Preventative Care is the Best Kind of Care

Taking your dog to the veterinarian at least once a year, even when they’re healthy, is the best way to stay on top of any conditions as well as prevent potential issues. Sometimes the doctor can pinpoint issues before you have even noticed them, like a heart murmur, tumor or dental disease.

While skipping the yearly vet visits may seem like you might save some money, in the long run, you probably aren’t. The truth is, preventative care is what really helps owners to save money by performing routine blood work and exams. You can catch problems early, potentially avoiding big financial procedures and treatments in the future.

Preventative Care Plans and Pet Insurance

There are many state-wide veterinary clinics, like VCA, and other programs that actually offer preventative care plans in the form of monthly payments over a year. This allows for some owners who want more financial freedom to pay a small amount per month and still get all the necessary vaccinations, blood work, fecal exams, and even heartworm and flea prevention!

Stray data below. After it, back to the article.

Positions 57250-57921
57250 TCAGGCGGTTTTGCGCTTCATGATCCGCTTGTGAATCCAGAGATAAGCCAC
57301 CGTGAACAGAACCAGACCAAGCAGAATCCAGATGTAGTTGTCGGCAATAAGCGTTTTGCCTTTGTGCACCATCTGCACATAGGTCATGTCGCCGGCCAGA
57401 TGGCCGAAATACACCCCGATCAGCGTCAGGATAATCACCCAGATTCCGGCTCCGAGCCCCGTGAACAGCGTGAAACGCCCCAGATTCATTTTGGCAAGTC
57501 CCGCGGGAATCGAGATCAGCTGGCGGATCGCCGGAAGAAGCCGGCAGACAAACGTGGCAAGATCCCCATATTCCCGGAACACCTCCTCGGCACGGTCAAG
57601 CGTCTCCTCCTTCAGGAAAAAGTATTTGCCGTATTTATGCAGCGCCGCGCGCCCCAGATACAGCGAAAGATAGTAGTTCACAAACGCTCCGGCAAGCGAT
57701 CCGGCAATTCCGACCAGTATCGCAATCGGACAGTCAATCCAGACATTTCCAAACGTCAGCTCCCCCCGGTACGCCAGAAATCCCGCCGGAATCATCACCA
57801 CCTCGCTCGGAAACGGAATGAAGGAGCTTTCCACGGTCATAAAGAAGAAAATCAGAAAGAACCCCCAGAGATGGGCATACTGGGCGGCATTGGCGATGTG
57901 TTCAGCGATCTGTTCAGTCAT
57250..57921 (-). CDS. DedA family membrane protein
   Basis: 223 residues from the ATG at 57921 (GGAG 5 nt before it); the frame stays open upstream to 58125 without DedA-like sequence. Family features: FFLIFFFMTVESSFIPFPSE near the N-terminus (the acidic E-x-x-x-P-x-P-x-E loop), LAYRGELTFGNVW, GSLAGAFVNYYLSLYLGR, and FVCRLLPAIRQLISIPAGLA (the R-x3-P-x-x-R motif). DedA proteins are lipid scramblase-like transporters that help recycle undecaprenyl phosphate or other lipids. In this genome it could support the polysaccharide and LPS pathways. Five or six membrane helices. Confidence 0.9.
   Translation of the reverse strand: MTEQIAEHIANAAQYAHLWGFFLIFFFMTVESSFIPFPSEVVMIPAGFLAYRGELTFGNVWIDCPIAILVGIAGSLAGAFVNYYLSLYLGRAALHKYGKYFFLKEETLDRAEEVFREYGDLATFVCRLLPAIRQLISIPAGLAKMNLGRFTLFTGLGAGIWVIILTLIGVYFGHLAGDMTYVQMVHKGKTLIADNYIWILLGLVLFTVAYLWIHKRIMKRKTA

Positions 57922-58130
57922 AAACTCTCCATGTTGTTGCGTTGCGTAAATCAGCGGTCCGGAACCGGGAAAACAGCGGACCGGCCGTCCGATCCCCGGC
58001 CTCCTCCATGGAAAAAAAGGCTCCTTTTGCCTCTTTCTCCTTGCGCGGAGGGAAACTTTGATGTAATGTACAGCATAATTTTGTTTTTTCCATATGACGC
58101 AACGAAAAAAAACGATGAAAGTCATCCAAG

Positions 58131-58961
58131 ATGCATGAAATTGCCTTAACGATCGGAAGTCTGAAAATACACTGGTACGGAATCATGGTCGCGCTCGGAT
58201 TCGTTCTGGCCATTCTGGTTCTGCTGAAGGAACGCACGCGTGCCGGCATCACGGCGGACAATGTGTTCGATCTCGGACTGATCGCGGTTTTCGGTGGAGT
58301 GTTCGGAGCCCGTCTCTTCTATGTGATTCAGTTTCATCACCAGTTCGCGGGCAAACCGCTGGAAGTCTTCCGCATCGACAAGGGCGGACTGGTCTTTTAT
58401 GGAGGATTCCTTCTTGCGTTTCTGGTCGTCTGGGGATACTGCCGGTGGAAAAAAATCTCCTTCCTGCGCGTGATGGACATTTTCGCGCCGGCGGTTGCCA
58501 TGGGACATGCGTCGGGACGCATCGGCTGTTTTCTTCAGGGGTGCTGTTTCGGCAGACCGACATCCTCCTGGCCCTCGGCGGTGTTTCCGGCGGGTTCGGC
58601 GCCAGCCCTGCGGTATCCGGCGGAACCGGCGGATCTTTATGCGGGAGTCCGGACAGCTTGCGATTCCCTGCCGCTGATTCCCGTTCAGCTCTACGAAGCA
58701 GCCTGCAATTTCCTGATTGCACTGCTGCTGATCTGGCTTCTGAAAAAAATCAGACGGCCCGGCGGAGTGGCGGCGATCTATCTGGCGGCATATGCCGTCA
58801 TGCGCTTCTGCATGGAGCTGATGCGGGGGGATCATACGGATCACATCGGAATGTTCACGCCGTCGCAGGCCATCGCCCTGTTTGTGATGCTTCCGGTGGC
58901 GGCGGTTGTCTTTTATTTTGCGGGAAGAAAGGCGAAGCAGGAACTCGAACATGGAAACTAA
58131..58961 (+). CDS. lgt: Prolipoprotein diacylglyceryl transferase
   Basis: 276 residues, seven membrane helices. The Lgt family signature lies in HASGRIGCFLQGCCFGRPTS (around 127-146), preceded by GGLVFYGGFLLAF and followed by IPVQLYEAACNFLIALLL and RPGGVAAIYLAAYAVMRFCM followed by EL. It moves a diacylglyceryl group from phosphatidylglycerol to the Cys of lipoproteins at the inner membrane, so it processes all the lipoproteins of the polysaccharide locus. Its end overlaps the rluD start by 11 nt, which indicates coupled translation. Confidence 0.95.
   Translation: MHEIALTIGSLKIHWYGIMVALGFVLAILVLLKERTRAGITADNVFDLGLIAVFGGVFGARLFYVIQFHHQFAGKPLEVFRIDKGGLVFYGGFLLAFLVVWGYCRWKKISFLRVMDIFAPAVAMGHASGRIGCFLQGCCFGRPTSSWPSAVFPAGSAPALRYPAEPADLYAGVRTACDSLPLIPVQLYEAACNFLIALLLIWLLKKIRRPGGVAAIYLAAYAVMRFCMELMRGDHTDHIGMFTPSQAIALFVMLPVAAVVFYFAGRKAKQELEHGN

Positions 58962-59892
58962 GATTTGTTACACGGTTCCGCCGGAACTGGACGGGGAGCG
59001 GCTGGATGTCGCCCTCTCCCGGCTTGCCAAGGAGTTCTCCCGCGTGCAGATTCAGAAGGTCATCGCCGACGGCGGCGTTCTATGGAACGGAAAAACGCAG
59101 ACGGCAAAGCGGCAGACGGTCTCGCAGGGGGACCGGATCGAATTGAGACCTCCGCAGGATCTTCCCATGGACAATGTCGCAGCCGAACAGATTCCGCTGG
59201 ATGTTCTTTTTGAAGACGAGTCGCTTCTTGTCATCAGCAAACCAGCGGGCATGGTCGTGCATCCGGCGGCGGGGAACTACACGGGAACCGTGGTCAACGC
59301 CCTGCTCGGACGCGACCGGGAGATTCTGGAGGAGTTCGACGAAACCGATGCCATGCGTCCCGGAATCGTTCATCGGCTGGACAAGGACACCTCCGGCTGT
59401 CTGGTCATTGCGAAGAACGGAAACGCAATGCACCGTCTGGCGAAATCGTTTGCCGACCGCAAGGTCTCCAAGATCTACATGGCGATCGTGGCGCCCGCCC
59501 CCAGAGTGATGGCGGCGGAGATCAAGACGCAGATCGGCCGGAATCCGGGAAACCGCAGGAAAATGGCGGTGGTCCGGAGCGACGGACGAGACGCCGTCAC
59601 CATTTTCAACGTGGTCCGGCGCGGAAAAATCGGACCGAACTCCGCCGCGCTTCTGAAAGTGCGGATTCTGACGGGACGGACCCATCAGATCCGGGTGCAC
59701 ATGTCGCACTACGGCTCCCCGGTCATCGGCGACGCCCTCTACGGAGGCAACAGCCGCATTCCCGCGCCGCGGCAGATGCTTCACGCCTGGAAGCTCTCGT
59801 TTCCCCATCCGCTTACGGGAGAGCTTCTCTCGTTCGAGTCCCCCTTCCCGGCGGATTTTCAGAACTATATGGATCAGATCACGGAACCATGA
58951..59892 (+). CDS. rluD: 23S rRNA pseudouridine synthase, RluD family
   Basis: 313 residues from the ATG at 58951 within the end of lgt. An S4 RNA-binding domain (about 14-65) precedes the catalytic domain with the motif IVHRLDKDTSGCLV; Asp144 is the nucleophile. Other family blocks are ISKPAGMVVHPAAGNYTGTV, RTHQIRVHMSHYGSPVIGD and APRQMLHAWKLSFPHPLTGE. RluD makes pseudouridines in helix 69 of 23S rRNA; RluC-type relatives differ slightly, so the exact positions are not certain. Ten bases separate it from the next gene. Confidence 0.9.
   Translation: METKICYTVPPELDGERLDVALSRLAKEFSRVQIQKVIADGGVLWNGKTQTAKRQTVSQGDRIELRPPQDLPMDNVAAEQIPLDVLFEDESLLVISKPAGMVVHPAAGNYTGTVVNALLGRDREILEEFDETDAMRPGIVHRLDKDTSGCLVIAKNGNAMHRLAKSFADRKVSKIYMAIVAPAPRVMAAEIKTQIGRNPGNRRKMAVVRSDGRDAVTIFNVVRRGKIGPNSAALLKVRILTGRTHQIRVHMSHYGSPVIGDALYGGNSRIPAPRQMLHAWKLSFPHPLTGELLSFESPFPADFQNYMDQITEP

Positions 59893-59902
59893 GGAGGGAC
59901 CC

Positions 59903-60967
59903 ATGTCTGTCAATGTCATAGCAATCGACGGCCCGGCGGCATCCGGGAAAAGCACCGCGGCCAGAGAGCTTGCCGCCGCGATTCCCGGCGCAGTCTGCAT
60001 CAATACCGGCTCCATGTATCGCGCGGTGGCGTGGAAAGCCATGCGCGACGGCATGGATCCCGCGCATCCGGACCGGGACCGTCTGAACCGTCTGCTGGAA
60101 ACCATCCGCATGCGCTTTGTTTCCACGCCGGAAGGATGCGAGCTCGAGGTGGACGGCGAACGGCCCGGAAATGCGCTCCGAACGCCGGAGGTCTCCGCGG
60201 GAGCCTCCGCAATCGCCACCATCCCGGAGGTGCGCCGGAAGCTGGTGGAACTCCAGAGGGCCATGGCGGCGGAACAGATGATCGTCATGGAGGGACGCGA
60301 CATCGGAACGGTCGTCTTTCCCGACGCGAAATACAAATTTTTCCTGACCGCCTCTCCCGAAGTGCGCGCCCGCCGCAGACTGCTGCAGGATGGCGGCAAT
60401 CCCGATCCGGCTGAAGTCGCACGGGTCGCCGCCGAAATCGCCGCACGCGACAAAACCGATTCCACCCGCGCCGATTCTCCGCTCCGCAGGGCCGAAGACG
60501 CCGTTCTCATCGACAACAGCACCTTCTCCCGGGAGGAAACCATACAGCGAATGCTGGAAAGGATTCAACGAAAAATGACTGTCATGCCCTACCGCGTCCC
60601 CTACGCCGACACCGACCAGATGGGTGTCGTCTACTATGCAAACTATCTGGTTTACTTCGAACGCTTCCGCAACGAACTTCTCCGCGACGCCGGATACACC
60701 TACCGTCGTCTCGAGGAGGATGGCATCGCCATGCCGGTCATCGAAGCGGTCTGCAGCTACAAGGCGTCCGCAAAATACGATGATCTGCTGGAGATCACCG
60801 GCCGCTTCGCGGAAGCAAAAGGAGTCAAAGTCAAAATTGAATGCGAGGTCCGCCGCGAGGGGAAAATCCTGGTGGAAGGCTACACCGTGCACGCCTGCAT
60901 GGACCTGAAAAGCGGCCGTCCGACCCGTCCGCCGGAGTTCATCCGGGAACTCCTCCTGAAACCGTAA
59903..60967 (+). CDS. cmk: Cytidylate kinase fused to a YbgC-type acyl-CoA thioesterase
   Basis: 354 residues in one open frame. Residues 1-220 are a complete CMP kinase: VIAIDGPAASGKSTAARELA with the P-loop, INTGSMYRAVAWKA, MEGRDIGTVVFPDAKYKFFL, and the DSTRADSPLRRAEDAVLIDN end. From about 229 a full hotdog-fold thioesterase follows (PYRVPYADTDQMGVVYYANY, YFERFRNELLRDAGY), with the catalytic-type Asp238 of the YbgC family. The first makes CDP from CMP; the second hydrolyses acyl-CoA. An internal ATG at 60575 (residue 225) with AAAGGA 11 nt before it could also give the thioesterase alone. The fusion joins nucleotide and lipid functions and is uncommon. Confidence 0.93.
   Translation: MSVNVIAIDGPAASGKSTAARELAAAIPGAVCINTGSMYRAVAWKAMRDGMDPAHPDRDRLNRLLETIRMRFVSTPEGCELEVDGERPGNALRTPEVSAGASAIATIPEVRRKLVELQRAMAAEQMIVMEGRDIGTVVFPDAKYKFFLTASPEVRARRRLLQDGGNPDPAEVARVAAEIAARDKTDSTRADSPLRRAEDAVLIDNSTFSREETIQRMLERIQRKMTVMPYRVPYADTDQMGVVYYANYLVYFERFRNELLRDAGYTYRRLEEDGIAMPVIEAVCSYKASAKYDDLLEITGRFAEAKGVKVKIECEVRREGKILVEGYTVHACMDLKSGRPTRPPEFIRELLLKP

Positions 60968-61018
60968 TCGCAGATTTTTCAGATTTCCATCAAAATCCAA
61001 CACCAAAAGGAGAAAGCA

Insurance is also a nice option for many owners to have more security and peace of mind when it comes to their pets’ health. Many insurance companies now offer add-ons as well, so owners can include preventative care instead of just covering accidents and emergencies.

Staying on Top of Your Dog’s Health with Yearly Vet Visits

While there isn’t a true “rule of thumb” for how often a dog should see the vet, it is recommended by most professionals for them to have a yearly exam. There is always something that your dog will need every year, like vaccine boosters, a new prescription for their heartworm or flea prevention or their annual dental cleaning.

Don’t think that just because your dog seems healthy on the outside, there can’t be something dangerous lurking beneath the surface. Yearly exams will help you and your vet stay on top of your dog’s condition, keeping them healthy and happy for many years to come!